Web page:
After a homeowner died, neighbors spotted numerous cats in the home’s windows, prompting rescuers to get involved. Now, they need your help.
ALBANY PARK — Animal rescuers are scrambling to recover, treat and find foster homes for dozens of cats found inside a deceased man’s home last week — and they fear more cats could be trapped inside.
Since Friday, Autumn Ganza, head of the Castle Blackpaw animal rescue group, and other volunteers found at least 41 cats in a home where an elderly man’s body was found last week. One of the cats gave birth to kittens Wednesday, so volunteers are now trying to get medical care or find homes for 47 animals.
The person who inherited the home let rescuers in at first, but that person has since closed off the place — and Ganza and other rescuers think even more cats are inside.
“The person inheriting the house talked to his lawyer and decided that because the house is a liability, he doesn’t want us on the property anymore,” Ganza said.
Gretel Ulyshen, who also does rescue work in the city, found out about the situation from a friend and alerted Castle Blackpaw for help. She said neighbors had called the city and Chicago Animal Care and Control for months, but nothing was done about the home or the animals inside.
A spokesperson for the city’s Animal Care and Control Department did not return a request for comment.
Ganza said she spoke with the man’s family and offered help, hoping the group’s experience of working with feral, undersocialized cats and hoarder homes would appeal to them. They were asked to leave, she said.
The homeowner did not return Block Club’s calls for comment.
“They just want us out,” Ganza said. “I don’t particularly understand. I’m sure it’s an embarrassing thing to deal with and they have a lot going on, but we’re not charging them anything.”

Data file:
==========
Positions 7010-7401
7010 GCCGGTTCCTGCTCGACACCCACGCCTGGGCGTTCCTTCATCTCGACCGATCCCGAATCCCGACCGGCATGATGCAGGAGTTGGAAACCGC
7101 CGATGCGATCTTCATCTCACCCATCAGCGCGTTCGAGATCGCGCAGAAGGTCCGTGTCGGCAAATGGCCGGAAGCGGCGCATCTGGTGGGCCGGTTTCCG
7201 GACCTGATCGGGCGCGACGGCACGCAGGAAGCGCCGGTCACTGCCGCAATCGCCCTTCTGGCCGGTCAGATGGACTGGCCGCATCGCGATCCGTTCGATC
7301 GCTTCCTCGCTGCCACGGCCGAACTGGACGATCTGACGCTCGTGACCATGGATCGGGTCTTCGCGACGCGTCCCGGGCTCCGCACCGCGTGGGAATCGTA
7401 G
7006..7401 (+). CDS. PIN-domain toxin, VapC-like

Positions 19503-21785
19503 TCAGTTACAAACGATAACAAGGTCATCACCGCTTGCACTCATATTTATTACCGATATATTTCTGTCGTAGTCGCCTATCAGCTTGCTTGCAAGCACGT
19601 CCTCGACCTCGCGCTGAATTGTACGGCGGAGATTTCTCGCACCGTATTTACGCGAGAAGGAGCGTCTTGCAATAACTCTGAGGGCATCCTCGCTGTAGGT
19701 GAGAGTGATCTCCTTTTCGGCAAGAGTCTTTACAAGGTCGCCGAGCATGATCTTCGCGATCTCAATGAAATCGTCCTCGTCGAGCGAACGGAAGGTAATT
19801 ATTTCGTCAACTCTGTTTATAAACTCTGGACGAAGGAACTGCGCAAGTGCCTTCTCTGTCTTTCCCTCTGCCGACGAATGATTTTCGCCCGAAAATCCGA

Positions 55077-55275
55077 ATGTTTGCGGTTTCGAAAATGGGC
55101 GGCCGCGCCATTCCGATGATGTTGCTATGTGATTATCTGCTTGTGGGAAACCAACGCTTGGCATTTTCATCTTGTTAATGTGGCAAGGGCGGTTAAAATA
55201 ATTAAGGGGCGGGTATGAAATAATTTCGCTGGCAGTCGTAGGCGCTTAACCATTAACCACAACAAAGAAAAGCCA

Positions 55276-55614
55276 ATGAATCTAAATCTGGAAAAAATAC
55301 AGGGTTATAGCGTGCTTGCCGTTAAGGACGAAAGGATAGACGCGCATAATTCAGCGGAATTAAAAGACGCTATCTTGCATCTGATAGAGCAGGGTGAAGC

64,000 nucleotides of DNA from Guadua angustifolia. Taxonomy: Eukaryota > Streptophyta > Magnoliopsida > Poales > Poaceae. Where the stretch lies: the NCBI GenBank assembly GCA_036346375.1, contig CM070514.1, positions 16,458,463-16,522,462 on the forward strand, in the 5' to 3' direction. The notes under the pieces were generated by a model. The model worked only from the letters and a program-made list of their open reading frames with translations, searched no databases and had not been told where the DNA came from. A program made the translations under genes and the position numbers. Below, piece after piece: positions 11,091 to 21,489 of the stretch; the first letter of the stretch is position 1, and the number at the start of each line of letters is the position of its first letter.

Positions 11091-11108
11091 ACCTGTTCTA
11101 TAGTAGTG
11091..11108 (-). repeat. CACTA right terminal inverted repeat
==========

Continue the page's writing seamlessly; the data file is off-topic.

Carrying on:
‘It Was Deeply Upsetting’
Ulyshen said a neighbor realized animals may be trapped inside the home after authorities removed the homeowner’s body.
“They’d seen cats in the window, many days after the body had been removed, and he was surprised and concerned,” Ulyshen said. “In the window, they saw eight cats huddled in a corner.”
When rescuers arrived, they found dozens of cats filled the house, many malnourished, sick and injured, Ulyshen said. Animal remains were found, as well, and no litter boxes were visible.
“It was deeply upsetting,” Ulyshen said.
Ganza said rescuers are sympathetic to what the family is going through and just want to help.
“This kind of stuff is challenging, mentally and emotionally, on us, too,” Ganza said. “I do really feel for the family because they didn’t ask for this, and I’m sure this is absolutely horrendous for them. But it’s been really, really hard for us, as well, and we’re just trying to help.”
Beyond getting into the home, rescuers are struggling to find money for medical care and foster homes for the cats they could get out of the house.
Nearly all of the shelters in the city are overwhelmed and closed for intake, Ganza said, and many of the animals have physical ailments that will be expensive to treat.
Ganza has worked with Animal Care and Control in situations like these, but the far-reaching impacts of the pandemic mean the organization is at capacity, leaving Ganza without that much-needed resource.
“Nothing can go into the shelter right now,” Ganza said. “They’re going to have to start euthanizing for space. It’s just a really dire situation for animals everywhere in Chicago right now.”
Though some of the cats Ganza and Ulyshen rescued have since died, Ganza is glad they were still able to help the ones they did.
“It’s gonna be a lot of work and a lot of shuffling. We’re still figuring out a lot of things but it’s still a win,” she said.
Ganza is now focusing on getting the cats the care they need. They’re being housed in an air-conditioned garage near her home while they wait to be medically assessed and vetted. After that, the chance of new, more rich lives for the rescues becomes a bigger possibility.
“I want these cats to have a better life than they did,” she said.
She also hopes the situation can serve as a clear reminder of why it’s important to check on neighbors who seem to be struggling.
“I know that it’s mental illness,” Ganza said of hoarding animals. “And I know that he cared about them in the best way that he could and he loved them in his own way. But, you know, that kind of hoarding is pathological, and it’s just really, really sad. I wish he would have gotten the help that he had needed, because that’s no life for him, either.”
Those looking to support Castle Blackpaw and the care of the rescued cats can donate items through an Amazon Wishlist or give financially via Paypal, Venmo and Cashapp. Exact details for donating can be found on Castle Blackpaw’s Instagram page.
Discussion about this post